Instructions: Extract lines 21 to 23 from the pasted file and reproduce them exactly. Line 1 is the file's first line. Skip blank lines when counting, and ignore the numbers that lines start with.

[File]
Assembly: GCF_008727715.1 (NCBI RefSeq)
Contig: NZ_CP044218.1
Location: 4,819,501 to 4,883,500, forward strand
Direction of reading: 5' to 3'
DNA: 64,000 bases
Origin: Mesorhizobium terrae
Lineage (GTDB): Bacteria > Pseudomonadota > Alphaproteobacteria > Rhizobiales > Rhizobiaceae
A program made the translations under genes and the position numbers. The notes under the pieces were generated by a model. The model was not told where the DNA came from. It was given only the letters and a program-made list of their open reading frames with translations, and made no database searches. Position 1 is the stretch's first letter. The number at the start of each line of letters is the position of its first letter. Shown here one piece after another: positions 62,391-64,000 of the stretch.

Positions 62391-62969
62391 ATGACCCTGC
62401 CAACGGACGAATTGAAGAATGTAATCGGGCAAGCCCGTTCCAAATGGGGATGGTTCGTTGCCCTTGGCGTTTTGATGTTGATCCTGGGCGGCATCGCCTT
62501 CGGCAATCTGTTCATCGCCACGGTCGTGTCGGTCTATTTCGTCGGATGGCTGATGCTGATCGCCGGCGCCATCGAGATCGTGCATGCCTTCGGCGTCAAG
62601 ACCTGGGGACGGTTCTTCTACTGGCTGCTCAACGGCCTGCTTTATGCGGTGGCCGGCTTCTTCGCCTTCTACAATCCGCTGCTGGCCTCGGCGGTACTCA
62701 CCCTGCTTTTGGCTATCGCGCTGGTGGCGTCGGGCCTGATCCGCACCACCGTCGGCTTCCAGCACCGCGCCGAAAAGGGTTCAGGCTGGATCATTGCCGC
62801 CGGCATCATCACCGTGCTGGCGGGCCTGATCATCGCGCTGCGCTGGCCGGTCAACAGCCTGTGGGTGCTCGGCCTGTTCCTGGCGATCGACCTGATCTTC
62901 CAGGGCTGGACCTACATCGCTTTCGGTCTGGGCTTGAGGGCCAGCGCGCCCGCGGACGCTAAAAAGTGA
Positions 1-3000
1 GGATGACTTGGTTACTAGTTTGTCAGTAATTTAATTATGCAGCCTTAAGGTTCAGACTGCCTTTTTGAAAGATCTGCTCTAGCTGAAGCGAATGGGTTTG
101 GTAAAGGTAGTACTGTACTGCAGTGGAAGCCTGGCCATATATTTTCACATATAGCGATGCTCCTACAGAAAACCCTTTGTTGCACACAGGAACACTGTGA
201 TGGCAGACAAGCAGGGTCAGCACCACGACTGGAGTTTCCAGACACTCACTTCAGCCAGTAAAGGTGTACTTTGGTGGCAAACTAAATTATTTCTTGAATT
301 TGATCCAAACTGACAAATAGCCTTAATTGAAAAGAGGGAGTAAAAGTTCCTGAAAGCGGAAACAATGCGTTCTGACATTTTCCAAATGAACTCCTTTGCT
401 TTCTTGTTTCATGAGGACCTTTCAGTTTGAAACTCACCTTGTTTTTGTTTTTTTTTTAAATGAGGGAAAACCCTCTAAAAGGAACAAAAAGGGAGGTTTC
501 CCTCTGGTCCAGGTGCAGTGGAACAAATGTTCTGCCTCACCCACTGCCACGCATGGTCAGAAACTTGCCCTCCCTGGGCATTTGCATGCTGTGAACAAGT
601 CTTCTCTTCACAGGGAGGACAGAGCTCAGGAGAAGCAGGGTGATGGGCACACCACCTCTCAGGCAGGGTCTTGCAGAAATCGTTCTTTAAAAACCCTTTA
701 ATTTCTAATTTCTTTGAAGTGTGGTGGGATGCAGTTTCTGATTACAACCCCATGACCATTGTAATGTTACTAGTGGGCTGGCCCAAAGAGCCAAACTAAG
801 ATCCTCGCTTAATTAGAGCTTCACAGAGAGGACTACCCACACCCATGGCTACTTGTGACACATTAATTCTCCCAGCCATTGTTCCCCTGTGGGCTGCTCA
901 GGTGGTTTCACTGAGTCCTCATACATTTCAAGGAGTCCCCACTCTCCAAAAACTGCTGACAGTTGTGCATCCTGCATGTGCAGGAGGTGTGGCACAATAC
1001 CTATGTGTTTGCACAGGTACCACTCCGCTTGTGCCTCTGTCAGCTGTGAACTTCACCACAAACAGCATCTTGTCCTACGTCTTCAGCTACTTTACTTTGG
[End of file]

301 TGATCCAAACTGACAAATAGCCTTAATTGAAAAGAGGGAGTAAAAGTTCCTGAAAGCGGAAACAATGCGTTCTGACATTTTCCAAATGAACTCCTTTGCT
401 TTCTTGTTTCATGAGGACCTTTCAGTTTGAAACTCACCTTGTTTTTGTTTTTTTTTTAAATGAGGGAAAACCCTCTAAAAGGAACAAAAAGGGAGGTTTC
501 CCTCTGGTCCAGGTGCAGTGGAACAAATGTTCTGCCTCACCCACTGCCACGCATGGTCAGAAACTTGCCCTCCCTGGGCATTTGCATGCTGTGAACAAGT